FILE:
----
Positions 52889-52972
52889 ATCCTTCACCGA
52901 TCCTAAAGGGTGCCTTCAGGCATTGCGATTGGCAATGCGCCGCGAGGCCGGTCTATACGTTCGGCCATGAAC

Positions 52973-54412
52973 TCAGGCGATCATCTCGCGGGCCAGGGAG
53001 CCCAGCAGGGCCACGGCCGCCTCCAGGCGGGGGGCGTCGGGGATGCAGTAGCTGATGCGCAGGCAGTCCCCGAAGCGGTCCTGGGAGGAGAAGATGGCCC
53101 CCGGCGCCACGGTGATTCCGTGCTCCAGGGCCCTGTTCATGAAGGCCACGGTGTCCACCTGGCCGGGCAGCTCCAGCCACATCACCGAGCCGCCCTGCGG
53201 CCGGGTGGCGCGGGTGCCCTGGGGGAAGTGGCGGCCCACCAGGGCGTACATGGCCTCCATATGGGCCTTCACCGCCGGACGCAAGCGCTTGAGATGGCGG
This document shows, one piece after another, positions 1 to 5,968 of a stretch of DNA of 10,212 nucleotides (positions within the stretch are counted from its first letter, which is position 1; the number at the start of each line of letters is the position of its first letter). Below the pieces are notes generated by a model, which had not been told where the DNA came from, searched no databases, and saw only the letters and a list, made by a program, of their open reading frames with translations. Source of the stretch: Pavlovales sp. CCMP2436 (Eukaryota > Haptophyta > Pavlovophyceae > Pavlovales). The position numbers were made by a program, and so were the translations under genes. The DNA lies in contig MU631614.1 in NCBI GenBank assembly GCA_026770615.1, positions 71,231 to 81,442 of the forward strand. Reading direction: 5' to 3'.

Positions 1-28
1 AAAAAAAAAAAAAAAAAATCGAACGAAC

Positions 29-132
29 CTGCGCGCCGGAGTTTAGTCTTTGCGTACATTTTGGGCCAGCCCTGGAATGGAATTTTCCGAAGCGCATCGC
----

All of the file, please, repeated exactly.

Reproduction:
Positions 52889-52972
52889 ATCCTTCACCGA
52901 TCCTAAAGGGTGCCTTCAGGCATTGCGATTGGCAATGCGCCGCGAGGCCGGTCTATACGTTCGGCCATGAAC

Positions 52973-54412
52973 TCAGGCGATCATCTCGCGGGCCAGGGAG
53001 CCCAGCAGGGCCACGGCCGCCTCCAGGCGGGGGGCGTCGGGGATGCAGTAGCTGATGCGCAGGCAGTCCCCGAAGCGGTCCTGGGAGGAGAAGATGGCCC
53101 CCGGCGCCACGGTGATTCCGTGCTCCAGGGCCCTGTTCATGAAGGCCACGGTGTCCACCTGGCCGGGCAGCTCCAGCCACATCACCGAGCCGCCCTGCGG
53201 CCGGGTGGCGCGGGTGCCCTGGGGGAAGTGGCGGCCCACCAGGGCGTACATGGCCTCCATATGGGCCTTCACCGCCGGACGCAAGCGCTTGAGATGGCGG
This document shows, one piece after another, positions 1 to 5,968 of a stretch of DNA of 10,212 nucleotides (positions within the stretch are counted from its first letter, which is position 1; the number at the start of each line of letters is the position of its first letter). Below the pieces are notes generated by a model, which had not been told where the DNA came from, searched no databases, and saw only the letters and a list, made by a program, of their open reading frames with translations. Source of the stretch: Pavlovales sp. CCMP2436 (Eukaryota > Haptophyta > Pavlovophyceae > Pavlovales). The position numbers were made by a program, and so were the translations under genes. The DNA lies in contig MU631614.1 in NCBI GenBank assembly GCA_026770615.1, positions 71,231 to 81,442 of the forward strand. Reading direction: 5' to 3'.

Positions 1-28
1 AAAAAAAAAAAAAAAAAATCGAACGAAC

Positions 29-132
29 CTGCGCGCCGGAGTTTAGTCTTTGCGTACATTTTGGGCCAGCCCTGGAATGGAATTTTCCGAAGCGCATCGC